Fans of the cannabis investment space can expect more good vibes related to federal-level moves on the drug in the United States. That’s the assessment from PI Financial analyst Jason Zandberg, who said in a recent report on the sector that US President Joe Biden’s announcement last week is a big step in the right direction for marijuana reform.
Cannabis stocks both north and south of the border popped last week after the Whitehouse issued a statement from Biden on what he called “our failed approach to marijuana.” President Biden announced a pardon of all prior Federal offences of simple marijuana possession, urging Governors to follow suit at the state level, while also saying he would be asking Health and Human Services (HHS) and the US Attorney General to review cannabis’ current status as a Schedule 1 Controlled Substance.
“Federal law currently classifies marijuana in Schedule 1 of the Controlled Substances Act, the classification meant for the most dangerous substances,” Biden said. “This is the same schedule as for heroin and LSD, and even higher than the classification of fentanyl and methamphetamine – the drugs that are driving our overdose epidemic.”
The announcement comes at a time when cannabis companies in the United States continue to operate on a state-by-state basis, with critics pointing to banking restrictions on Schedule 1 drugs as a serious hindrance to the industry’s growth. Cannabis stocks in general have been in a severe drought over the past year-and-a-half and most names having lost well over half of their value over that period.
But Zandberg said there’s now a glimmer of hope for cannabis.
“While [the Biden announcement] is not a silver bullet for the cannabis industry, it is a big step in the right direction. We will likely see more rallies in the cannabis markets as more announcements are made regarding this rescheduling process. The cannabis market as a whole is extremely undervalued and, in our opinion, these events are unlocking some trapped value,” Zandberg wrote in his October 7 report.
The path to rescheduling is not a quick one, as it requires the Drug Enforcement Agency (DEA) to request that HHS review the medical and scientific evidence on marijuana, analyzing the drug based on its pharmacological effects and evidence of its medical utility. Once the HHS makes a recommendation, the DEA then conducts its own review before the final scheduling.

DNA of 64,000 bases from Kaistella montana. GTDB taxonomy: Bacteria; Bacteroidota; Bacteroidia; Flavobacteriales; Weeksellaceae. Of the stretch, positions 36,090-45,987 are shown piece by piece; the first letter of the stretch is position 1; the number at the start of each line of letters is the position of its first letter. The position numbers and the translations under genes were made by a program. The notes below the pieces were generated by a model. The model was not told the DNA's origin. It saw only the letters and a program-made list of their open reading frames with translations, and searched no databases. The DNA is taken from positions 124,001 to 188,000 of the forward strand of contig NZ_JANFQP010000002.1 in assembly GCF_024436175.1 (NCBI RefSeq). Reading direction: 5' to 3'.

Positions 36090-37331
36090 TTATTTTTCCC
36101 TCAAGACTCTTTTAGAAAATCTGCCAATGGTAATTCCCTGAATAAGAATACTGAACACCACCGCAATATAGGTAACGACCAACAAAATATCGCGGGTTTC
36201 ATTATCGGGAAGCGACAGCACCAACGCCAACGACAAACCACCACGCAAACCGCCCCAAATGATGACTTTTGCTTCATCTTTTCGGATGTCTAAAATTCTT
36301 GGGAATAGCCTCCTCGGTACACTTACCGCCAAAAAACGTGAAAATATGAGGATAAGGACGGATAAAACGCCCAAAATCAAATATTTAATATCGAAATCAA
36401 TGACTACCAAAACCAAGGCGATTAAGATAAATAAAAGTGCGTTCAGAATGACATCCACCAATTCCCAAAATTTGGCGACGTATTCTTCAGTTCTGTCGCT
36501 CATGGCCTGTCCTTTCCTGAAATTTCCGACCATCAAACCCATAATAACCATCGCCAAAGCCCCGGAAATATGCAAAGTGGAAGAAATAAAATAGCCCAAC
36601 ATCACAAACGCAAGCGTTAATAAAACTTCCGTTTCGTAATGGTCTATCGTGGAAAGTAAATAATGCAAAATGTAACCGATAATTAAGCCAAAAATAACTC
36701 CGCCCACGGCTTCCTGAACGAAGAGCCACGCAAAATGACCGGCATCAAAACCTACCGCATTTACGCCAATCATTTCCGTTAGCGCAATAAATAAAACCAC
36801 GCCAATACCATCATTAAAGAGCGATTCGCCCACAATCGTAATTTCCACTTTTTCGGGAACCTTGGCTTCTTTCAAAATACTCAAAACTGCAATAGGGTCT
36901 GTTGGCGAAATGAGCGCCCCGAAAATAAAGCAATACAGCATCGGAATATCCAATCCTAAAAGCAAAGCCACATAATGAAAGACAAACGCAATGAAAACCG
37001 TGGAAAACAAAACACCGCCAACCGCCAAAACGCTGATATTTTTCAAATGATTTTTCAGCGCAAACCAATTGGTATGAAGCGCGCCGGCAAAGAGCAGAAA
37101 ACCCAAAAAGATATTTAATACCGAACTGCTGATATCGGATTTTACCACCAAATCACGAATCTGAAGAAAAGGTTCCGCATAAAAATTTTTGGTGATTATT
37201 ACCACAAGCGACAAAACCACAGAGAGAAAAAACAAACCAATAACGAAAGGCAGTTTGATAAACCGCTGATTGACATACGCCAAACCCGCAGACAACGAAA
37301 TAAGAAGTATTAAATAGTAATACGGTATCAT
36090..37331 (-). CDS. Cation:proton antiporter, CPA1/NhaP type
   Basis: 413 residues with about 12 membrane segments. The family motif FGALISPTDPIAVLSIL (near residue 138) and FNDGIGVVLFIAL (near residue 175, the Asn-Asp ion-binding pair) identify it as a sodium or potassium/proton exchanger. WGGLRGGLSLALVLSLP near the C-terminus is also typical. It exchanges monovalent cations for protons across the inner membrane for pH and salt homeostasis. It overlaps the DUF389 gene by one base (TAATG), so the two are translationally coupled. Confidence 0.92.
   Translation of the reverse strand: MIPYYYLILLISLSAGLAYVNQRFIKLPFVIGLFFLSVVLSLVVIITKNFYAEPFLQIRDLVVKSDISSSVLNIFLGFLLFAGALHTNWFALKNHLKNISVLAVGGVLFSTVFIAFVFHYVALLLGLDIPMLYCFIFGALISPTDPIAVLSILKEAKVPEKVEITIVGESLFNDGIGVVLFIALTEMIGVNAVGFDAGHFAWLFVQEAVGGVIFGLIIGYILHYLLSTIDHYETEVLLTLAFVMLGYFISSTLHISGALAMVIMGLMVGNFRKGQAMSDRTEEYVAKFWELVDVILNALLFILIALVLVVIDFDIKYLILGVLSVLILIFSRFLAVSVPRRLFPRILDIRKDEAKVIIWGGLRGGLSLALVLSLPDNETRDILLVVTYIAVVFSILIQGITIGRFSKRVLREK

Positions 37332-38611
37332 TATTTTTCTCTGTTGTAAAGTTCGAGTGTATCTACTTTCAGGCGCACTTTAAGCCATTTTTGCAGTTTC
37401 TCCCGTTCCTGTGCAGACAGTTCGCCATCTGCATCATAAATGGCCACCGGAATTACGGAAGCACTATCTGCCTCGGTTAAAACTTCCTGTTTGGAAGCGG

Zandberg argued that a rescheduling of cannabis is likely to see it moved into the Schedule 2 category — which currently includes drugs such as cocaine, methamphetamine, fentanyl and Ritalin — rather than a complete de-scheduling. On the one hand, de-scheduling would have to involve maintaining that there is no potential for abuse and that’s very unlikely in marijuana’s case, considering its current recreational use. On the other hand, Zandberg said the United States has already been a backer of the United Nations’ move to drop cannabis from its list of “dangerous drugs” and the US has also supported a Schedule 2-equivalent rating for cannabis under the International Narcotics Control Board.
“While we don’t necessarily agree with that [Schedule 2] classification, we believe the DEA will likely make a small rather than large move,” he wrote.
At the same time, the currently restrictive banking and capital access that exists for US cannabis companies could be positively impacted by Biden’s announcement and an ensuing re-scheduling. Zandberg said while US federal 280e tax implications would still apply if cannabis were to move to a Schedule 2 classification, that move would effectively represent a concession that marijuana has recognized medical uses and thus likely remove the threat of federal prosecution for medical marijuana patients while also providing safe harbour for banks and credit unions dealing with medical marijuana businesses, although the same might not apply to rec cannabis operations, Zandberg said.
As for a timeline for a re-scheduling, Zandberg said it could take a while, pointing to the DEA’s review of hydrocodone in 2013 which moved the drug from Schedule 3 to Schedule 2. That process happened in one year, although Zandberg said the comparison might not be apt, as at the time the US was dealing with a national emergency of overdoses in connection with opioids such as hydrocodone.
“Biden has asked for Step 1 to begin, but there is still a long journey ahead,” Zandberg wrote. “We believe any rational review would lead to a rescheduling of cannabis. How long this will take is anybody’s guess, but given the alternative (waiting for Congress to enact legislation) this review process is likely to be the more expedient action in our opinion.”
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